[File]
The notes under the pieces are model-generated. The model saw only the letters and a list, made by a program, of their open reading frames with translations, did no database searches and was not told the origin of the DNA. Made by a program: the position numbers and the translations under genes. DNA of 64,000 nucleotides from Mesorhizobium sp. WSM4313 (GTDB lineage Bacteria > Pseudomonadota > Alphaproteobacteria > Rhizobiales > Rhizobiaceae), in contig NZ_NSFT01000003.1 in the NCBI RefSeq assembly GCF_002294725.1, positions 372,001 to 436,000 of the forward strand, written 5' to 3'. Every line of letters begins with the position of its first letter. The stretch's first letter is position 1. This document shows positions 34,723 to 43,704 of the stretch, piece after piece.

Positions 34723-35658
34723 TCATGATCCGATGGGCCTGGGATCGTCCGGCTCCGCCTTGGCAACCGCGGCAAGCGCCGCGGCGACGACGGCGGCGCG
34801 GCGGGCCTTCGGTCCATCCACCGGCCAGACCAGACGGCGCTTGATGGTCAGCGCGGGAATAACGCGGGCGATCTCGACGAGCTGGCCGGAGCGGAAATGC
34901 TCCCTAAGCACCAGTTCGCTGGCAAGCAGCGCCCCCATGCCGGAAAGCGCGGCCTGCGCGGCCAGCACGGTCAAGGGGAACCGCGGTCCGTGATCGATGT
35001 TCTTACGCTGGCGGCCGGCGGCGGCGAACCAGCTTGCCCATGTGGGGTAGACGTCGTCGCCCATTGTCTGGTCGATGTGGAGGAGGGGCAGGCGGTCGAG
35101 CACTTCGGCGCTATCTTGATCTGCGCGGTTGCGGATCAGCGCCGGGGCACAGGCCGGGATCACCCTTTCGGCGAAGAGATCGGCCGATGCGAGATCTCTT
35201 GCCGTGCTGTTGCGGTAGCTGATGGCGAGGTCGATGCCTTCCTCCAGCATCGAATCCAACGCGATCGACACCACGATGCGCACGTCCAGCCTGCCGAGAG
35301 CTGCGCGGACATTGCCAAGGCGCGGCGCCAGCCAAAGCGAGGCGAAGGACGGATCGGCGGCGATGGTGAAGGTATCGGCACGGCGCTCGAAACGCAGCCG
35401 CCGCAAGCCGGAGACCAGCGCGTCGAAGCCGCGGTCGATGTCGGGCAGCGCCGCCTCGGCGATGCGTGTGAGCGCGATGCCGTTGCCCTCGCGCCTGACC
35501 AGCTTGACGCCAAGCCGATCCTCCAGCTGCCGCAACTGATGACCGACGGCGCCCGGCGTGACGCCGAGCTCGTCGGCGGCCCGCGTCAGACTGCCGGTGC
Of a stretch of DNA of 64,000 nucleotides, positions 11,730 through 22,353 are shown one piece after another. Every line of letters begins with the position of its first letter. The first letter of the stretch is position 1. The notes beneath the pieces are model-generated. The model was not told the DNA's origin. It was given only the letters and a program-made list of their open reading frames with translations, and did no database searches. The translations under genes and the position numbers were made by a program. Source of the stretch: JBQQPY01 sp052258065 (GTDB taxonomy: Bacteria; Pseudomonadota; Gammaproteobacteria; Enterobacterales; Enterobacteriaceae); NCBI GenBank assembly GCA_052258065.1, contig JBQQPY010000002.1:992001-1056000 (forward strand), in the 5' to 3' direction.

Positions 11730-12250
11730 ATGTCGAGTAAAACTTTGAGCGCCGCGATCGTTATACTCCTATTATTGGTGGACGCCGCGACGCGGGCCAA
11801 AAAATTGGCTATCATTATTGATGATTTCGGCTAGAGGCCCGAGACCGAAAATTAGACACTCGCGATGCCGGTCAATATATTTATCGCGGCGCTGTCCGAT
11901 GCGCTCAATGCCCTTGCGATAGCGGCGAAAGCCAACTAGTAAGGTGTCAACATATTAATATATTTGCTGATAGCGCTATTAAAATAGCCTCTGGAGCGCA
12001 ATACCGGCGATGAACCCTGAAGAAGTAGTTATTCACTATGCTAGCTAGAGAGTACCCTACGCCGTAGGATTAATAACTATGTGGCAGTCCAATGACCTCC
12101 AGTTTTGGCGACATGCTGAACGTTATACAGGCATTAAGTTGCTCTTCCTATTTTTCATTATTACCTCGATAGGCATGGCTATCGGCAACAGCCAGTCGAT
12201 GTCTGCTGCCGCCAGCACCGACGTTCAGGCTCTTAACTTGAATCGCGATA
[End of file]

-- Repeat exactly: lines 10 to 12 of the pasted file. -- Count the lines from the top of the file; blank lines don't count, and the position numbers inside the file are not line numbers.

35401 CCGCAAGCCGGAGACCAGCGCGTCGAAGCCGCGGTCGATGTCGGGCAGCGCCGCCTCGGCGATGCGTGTGAGCGCGATGCCGTTGCCCTCGCGCCTGACC
35501 AGCTTGACGCCAAGCCGATCCTCCAGCTGCCGCAACTGATGACCGACGGCGCCCGGCGTGACGCCGAGCTCGTCGGCGGCCCGCGTCAGACTGCCGGTGC
Of a stretch of DNA of 64,000 nucleotides, positions 11,730 through 22,353 are shown one piece after another. Every line of letters begins with the position of its first letter. The first letter of the stretch is position 1. The notes beneath the pieces are model-generated. The model was not told the DNA's origin. It was given only the letters and a program-made list of their open reading frames with translations, and did no database searches. The translations under genes and the position numbers were made by a program. Source of the stretch: JBQQPY01 sp052258065 (GTDB taxonomy: Bacteria; Pseudomonadota; Gammaproteobacteria; Enterobacterales; Enterobacteriaceae); NCBI GenBank assembly GCA_052258065.1, contig JBQQPY010000002.1:992001-1056000 (forward strand), in the 5' to 3' direction.